SF doctors observe fentanyl side effect that causes people to be completely bent over after use

Saturday, May 18, 2024
Fentanyl side effect causes people to be bent over after use
The effects of fentanyl continue to linger on as a person continues with their daily life, in most cases awake but not able to stand up straight.

SAN FRANCISCO (KGO) -- The use of fentanyl is going up and the medical community is trying to understand just what it does to the human body.

Things you may have witnessed are people so high, they just stand in the middle of the sidewalk bent over, appearing as if they were frozen in place.

The simple explanation:

"It's a degree of loss of consciousness and a degree of lost muscular control," said Dr. Daniel Ciccarone, a UCSF professor of addiction medicine.

But the effects of the opioid continue to linger on as the person continues with their daily life, in most cases awake but not able to stand up straight.

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We bumped into Andy Berger, who tried to explain his physical state at that moment. He told us he had used fentanyl earlier that morning, so it was still in his body. He was not able to straighten out.

"I mean, I can, but it hurts a lot to have to do that," he told us.

"Fentanyl can be a short-action drug and a long-acting drug. So some people they're back upright in 45 minutes to an hour. Some people could be longer than that," Ciccarone said.

He says fentanyl in long-term users takes time to clear out of the system because the drug tends to accumulate in the fat tissue.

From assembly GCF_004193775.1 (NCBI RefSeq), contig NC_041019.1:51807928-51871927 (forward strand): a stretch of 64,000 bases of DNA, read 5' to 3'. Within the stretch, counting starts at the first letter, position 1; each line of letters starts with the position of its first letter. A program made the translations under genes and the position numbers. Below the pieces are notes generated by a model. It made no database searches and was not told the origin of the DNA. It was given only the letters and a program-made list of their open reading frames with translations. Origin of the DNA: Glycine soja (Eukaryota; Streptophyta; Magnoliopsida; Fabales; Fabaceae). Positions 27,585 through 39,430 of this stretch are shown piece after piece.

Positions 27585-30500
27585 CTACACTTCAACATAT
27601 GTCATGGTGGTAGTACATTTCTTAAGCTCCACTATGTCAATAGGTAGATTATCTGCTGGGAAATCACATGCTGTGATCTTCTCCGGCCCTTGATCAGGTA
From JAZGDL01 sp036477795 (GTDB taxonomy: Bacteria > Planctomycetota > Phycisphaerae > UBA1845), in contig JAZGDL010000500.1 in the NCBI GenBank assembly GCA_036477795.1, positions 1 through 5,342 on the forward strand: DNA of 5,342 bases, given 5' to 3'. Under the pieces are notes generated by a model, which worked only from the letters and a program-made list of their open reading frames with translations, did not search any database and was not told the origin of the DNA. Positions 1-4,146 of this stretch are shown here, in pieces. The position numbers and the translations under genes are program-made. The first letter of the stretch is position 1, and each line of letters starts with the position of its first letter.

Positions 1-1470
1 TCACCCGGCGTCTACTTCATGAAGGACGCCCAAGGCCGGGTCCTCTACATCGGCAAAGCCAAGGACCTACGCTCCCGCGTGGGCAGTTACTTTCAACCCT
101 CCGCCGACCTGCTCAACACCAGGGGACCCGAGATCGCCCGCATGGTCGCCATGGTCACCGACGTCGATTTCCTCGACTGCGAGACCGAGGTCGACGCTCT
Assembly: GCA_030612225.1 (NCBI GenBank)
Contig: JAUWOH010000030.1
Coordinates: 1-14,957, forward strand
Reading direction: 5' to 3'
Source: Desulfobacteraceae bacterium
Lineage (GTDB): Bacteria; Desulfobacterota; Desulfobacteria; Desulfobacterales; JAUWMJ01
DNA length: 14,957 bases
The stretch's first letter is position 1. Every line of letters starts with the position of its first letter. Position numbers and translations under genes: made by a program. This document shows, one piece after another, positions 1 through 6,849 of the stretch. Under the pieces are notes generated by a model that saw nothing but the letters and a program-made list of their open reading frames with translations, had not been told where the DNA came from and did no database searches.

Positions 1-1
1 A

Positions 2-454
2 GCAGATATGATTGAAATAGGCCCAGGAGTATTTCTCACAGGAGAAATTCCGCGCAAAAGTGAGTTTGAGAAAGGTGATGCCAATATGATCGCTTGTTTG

The research community has yet to determine if fentanyl impacts the person's spine at all.

Code Tenderloin's Night Navigation Team reaches out to drug users in at-risk neighborhoods in San Francisco.

Berger told us he's more concerned about his swollen legs than his back.

"People's legs swell up and end up looking, getting sores," he said as he showed us his legs, which were in need of medical attention.

What researchers think might be happening there is that because the chemical is acidic, in some cases, it eventually makes veins collapse.

"I just didn't care about anything, drugs were my only driving force every day," said Ben Campofreda, once a heavy fentanyl user who weighed only 100 pounds when a spine infection sent him to the emergency room.

"I wore a hole in my leg from being in the wheelchair so long and that got infected, and the infection went into my spine," he said.

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Mind you, Campofreda had existing back issues. His pain is what drove him to addiction. The use of fentanyl made his condition even worse.

Because of that infection, UCSF surgeons had to remove two of his disks and two implants were inserted, providing more spacing between the vertebrae. This relieved the pressure on the nerves.

Campofreda now lives in Oregon and considers himself among the few able to get off fentanyl.

Earlier this year, he hiked the well-known Camino de Santiago de Compostela in Spain -- that's approximately 550 miles.

"My back is great. I'm in better shape than I've been since I was 20. I exercise every day. I stay very active. I'm very grateful to have that second chance at getting my life together," he said.

Campofreda acknowledges that the reason he is free of fentanyl is because he was hospitalized for his back, for months and months. He is grateful that he was.

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